Guess what? I watched The Force Awakens for the first time since it was in theaters over three years ago tonight. Those that read with any regularity know how I feel about the film. But if you don’t, in short, I think it’s the worst Star Wars film of the bunch (yes, I think it’s worse than The Last Jedi by a landslide). And I would go so far to say that it’s one of the worst films “period” I’ve ever seen too (for its deception of not being much more than an Episode IV reboot). That’s not hyperbole. I feel it took Star Wars down a path that a large chunk of the community couldn’t follow. Anyway, this isn’t another chance to jibe the film. I have rethought a couple of things, and I felt it is worth sharing. Click through for more.
If you watch the first act of The Force Awakens without any bias or preconceived notions and shut off your awareness of what happens in the film, and if you forget about where it ultimately goes, it might be the best sequence of the film in the entire Star Wars saga (the first act I am talking about here). Between the imagery of crashed Imperial fleet vehicles on the sands of Jakku to Rey’s little-to-no dialogue, you are engaged unlike any other Star Wars film out there. You’re not sure what’s going on, and there is an eeriness because of this. It keeps your attention. And that’s a success for any film. You take in plenty of new characters all at once, and it’s also difficult to see where the characters’ loyalties lie, and this helps to add to the wariness and uncertainty present in the film. (By the way, I wish the film went into some explanation of why so many Imperial vehicles were crashed on Jakku.)
The new techniques utilized in the Force, like Kylo Ren freeze-framing a laser bolt was a fresh change of pace, and the bloody handprint on Finn’s helmet was jaunting, and it helped to create something we haven’t’ seen before until this film. And all of these things work hard to prevent the idea that The Force Awakens is meant to be anything other than “a reboot of A New Hope.” Sadly, it fell short of this by the end. I digress. I genuinely believe all of these things that stood out for me positively are the responsibility of the parts of the script they kept that was written by Michael Arndt. In my opinion, Arndt has an uncanny ability to stay in a familiar universe while keeping things very fresh and unique. I would love to see his completed script. I bet you the story would have been incredible.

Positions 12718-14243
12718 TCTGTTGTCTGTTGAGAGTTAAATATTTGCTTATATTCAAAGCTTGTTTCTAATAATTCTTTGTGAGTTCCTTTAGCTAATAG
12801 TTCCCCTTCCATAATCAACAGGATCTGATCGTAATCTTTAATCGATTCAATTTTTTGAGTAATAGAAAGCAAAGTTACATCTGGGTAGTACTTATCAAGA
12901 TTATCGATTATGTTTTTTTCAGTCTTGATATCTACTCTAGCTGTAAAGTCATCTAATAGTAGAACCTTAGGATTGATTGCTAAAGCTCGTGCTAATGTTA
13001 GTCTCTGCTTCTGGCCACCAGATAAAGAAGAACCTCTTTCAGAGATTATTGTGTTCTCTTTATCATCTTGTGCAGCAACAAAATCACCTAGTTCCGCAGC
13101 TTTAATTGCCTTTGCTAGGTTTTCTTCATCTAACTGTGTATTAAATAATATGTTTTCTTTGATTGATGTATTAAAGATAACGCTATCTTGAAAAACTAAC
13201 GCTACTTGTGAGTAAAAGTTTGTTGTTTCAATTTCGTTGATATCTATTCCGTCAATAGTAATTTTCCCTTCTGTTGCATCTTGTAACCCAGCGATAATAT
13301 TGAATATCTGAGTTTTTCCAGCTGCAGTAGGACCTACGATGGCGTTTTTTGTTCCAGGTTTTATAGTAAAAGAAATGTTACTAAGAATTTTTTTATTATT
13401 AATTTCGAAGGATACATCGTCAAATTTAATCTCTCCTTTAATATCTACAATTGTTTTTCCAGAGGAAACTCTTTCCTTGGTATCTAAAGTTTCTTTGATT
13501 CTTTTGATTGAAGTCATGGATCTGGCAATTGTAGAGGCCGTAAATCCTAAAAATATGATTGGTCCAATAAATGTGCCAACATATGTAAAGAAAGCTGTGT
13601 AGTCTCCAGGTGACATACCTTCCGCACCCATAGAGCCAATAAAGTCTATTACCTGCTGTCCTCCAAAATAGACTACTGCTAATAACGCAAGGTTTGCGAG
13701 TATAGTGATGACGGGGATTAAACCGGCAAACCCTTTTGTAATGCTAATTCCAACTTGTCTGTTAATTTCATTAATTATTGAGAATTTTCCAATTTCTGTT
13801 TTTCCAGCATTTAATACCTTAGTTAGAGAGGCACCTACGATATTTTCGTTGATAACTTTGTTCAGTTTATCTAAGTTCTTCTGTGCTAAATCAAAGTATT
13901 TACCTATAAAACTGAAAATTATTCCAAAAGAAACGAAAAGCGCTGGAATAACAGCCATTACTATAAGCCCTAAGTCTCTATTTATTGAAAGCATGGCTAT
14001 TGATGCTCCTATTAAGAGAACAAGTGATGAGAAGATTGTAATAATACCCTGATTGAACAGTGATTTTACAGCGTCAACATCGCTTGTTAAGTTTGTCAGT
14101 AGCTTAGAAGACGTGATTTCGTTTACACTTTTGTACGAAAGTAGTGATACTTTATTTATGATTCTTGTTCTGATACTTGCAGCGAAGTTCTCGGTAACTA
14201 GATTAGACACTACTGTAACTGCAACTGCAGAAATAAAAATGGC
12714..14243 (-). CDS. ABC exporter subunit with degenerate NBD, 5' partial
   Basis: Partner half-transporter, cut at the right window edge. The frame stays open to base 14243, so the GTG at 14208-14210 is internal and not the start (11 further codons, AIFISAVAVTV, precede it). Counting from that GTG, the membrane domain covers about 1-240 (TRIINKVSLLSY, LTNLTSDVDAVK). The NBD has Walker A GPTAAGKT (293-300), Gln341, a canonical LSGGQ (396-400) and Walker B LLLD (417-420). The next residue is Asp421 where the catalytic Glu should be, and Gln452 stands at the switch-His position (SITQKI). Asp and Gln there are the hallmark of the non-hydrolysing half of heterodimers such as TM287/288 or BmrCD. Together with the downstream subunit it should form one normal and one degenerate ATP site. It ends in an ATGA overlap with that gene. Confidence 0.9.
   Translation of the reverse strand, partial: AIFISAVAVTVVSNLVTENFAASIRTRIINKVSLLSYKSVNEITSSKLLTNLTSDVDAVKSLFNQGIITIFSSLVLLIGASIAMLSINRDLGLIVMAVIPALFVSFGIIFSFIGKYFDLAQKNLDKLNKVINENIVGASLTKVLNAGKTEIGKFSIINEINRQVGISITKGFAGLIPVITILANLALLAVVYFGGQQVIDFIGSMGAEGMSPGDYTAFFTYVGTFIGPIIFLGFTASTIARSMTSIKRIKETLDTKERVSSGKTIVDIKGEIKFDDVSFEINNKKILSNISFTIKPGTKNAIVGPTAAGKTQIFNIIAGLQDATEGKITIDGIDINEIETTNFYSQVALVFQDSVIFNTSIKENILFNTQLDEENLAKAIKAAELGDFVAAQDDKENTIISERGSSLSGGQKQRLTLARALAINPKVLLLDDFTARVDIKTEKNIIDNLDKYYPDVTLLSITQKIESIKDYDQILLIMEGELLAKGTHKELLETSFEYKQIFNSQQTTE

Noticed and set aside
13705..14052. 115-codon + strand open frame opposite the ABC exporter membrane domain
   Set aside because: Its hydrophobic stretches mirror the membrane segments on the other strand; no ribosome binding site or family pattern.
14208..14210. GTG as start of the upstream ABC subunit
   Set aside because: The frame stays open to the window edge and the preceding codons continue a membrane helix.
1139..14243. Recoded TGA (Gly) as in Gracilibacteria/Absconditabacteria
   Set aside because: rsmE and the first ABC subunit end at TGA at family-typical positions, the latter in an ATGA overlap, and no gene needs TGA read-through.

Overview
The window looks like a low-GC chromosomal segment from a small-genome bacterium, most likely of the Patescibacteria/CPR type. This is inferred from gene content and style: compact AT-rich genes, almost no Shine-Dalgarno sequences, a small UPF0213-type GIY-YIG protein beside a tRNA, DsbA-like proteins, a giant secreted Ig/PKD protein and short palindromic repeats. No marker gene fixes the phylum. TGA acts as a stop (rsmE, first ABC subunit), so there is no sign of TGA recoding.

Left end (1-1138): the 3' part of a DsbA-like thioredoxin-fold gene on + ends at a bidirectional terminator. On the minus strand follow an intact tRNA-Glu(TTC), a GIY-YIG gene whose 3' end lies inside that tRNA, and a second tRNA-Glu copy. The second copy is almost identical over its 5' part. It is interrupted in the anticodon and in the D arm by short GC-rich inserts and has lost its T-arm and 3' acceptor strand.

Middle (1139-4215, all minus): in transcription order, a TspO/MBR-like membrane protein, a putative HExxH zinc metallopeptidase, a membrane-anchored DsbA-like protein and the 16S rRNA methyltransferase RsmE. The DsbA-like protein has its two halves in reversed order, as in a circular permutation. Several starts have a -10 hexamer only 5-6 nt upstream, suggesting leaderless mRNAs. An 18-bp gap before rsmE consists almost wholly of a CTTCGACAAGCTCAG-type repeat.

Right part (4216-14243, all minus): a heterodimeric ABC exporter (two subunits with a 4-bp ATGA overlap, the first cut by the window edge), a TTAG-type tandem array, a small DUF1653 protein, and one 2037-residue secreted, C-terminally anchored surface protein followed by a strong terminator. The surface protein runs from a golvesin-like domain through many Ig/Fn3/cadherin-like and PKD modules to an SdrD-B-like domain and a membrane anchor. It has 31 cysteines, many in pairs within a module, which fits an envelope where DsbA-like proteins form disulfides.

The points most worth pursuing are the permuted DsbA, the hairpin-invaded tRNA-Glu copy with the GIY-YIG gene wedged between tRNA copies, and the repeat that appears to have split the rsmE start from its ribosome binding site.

Unfortunately, things go haywire very shortly after the first act. After the attack of the Jakku village, and after BB-8 goes its way, and then the intoduction of Rey and what transpires around her initially, the film just completely falls apart for me. I wish the story took a different path because I believe what Arndt started could have been pure gold if given the opportunity. But I am also assuming he is responsible for the parts of the film I find the most exciting and enjoyable. That’s a big assumption on my part. But I have a good feeling about that.
Anyway, I still think it’s a terrible film, but I would be remiss not to acknowledge that the first act of the film is done very well. I believe that Disney started off telling a good story but then went in a direction that I couldn’t appreciate at all. The last two acts also forever negatively changed the story too. Of course I see eye to eye with the standard complaints of the film. These include: (1) The opportunity of us ever seeing the OT core cast of heroes together again was ripped right out from under us. (2) And of course, Rey’s instant and superhero powers negatively impacted the film by stripping the authenticity of a hero’s journey out of her hands.
I hope that if you enjoyed The Force Awakens that you continue to do so. I never bought the Blu-ray of the film, so I never expected to watch it again. But because I always have to catch Return Of The Jedi during the marathons, The Force Awakens now follows it, so it stayed on, and I found myself watching the beginning of the movie rather intently. The first act isn’t terrible. But I wish I could say the rest of the film held its ground.
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